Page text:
When you submit your application, on your personal statement tell us mostly about your literary, academic and other cultural interests, so that we can discuss them with you at the interview. These interests are of most concern to us in judging your preparedness for the course.

If we invite you for interviews, these usually take place in early December. Those invited for Cambridge interviews are normally interviewed for 35-50 minutes in total. At Christ’s, we usually split the time into two interviews with academics in English. In your interviews we might well discuss your essays, as we would in a 'supervision'. We may also offer you a short passage or poem to read and discuss on the spot ('unseen' or 'practical criticism'). We will certainly ask you about your interests in literature in general beyond your set schoolwork. Further, more general information about interviews (including two useful films) is available in the Cambridge interviews section.

Written assessment (College registered)

If we invite you for interview, we ask you to take a written assessment at the end of November (it will not be on the same day as your interviews). We arrange this automatically so you don’t need to register, and you do the same assessment regardless of which college you apply to.

The English assessment will last 90 minutes and you can find details and a sample paper in the University course information for English - please see the entry requirements tab and scroll down.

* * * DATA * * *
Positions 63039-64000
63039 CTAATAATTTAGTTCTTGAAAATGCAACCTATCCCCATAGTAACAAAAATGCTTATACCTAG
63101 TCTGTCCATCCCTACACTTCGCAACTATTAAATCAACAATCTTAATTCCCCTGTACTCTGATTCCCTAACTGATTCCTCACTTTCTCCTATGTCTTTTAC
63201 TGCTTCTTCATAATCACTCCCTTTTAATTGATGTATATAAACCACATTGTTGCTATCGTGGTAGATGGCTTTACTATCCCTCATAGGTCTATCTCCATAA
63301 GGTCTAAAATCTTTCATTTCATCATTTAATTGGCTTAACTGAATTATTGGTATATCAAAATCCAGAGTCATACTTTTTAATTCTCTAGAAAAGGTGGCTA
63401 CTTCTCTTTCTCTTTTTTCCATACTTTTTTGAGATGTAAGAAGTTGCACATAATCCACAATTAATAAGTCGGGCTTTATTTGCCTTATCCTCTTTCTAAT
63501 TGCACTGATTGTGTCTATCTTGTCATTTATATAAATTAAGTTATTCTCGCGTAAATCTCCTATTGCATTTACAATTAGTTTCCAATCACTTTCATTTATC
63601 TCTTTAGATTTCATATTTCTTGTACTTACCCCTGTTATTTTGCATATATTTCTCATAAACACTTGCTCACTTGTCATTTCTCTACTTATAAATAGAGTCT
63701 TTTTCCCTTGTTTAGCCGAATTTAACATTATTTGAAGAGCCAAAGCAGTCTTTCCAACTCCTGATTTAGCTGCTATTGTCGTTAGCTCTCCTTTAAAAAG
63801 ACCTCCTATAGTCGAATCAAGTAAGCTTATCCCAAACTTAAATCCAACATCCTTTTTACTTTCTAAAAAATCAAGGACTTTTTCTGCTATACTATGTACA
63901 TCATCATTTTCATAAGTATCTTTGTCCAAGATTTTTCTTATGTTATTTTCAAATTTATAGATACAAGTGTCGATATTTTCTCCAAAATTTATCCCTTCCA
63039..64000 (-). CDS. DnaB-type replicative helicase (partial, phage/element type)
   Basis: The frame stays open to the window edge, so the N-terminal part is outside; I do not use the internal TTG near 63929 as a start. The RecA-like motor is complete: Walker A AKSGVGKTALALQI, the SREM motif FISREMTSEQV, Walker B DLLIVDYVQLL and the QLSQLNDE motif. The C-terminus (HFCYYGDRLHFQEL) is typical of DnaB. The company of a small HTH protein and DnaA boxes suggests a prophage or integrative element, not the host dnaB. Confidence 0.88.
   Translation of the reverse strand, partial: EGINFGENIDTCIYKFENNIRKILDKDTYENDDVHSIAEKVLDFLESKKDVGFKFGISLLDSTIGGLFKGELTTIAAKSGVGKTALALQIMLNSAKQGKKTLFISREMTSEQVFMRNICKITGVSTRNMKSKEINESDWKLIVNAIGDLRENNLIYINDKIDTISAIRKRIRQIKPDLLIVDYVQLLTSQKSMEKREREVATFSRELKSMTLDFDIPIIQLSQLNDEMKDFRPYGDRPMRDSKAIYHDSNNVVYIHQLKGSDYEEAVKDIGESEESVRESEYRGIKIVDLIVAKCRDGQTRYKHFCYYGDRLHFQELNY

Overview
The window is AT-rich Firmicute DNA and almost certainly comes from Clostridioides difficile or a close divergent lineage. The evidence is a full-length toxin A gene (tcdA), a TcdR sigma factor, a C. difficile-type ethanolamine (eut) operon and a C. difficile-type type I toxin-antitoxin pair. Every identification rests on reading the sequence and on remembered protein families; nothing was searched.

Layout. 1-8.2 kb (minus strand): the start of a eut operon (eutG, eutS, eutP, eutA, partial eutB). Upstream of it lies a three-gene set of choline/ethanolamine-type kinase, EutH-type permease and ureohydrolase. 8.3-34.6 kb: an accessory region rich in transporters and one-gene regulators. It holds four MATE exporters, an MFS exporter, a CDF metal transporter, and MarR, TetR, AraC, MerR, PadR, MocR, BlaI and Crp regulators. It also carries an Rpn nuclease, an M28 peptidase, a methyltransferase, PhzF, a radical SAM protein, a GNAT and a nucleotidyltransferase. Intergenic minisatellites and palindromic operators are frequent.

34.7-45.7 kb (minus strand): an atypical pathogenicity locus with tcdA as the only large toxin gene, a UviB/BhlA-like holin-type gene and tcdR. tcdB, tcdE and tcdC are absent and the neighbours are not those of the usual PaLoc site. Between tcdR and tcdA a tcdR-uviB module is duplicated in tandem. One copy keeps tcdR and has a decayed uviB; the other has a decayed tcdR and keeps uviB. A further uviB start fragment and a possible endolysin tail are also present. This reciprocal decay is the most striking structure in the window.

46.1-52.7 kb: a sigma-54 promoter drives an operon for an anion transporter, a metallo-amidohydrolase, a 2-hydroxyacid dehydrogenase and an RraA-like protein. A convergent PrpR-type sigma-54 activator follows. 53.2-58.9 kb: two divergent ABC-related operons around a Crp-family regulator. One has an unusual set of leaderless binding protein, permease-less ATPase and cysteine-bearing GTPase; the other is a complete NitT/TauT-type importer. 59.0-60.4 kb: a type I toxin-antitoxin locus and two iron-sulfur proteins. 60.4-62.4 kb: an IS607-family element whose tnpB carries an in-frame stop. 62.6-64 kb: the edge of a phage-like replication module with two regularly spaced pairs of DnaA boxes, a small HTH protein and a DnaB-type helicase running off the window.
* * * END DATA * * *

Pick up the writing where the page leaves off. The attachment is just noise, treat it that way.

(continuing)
You will be able to complete the assessment remotely and upload your work - you will not need to travel for it. Details of how the assessment will work will be given to students selected for interview by email.


We aim to admit between 6 and 8 students in English each year. Our conditional offers are usually A*AA at A Level including English Literature (or English Language and Literature), or 42 points overall in the IB with 7,7,6 at Higher Level including English, or the equivalent in other qualifications. Occasionally we may specify that the A* or equivalent should be in English Literature.

The international students section has further information about typical offers for other qualifications. If you will have already finished school when you apply, please see the page for post-qualification applications

Helpful resources

Virtual Classroom Cambridge Faculty of English resources
Darkness Visible A resource for studying Milton's Paradise Lost, made by Christ's students
(Paradise Lost currently available on audible)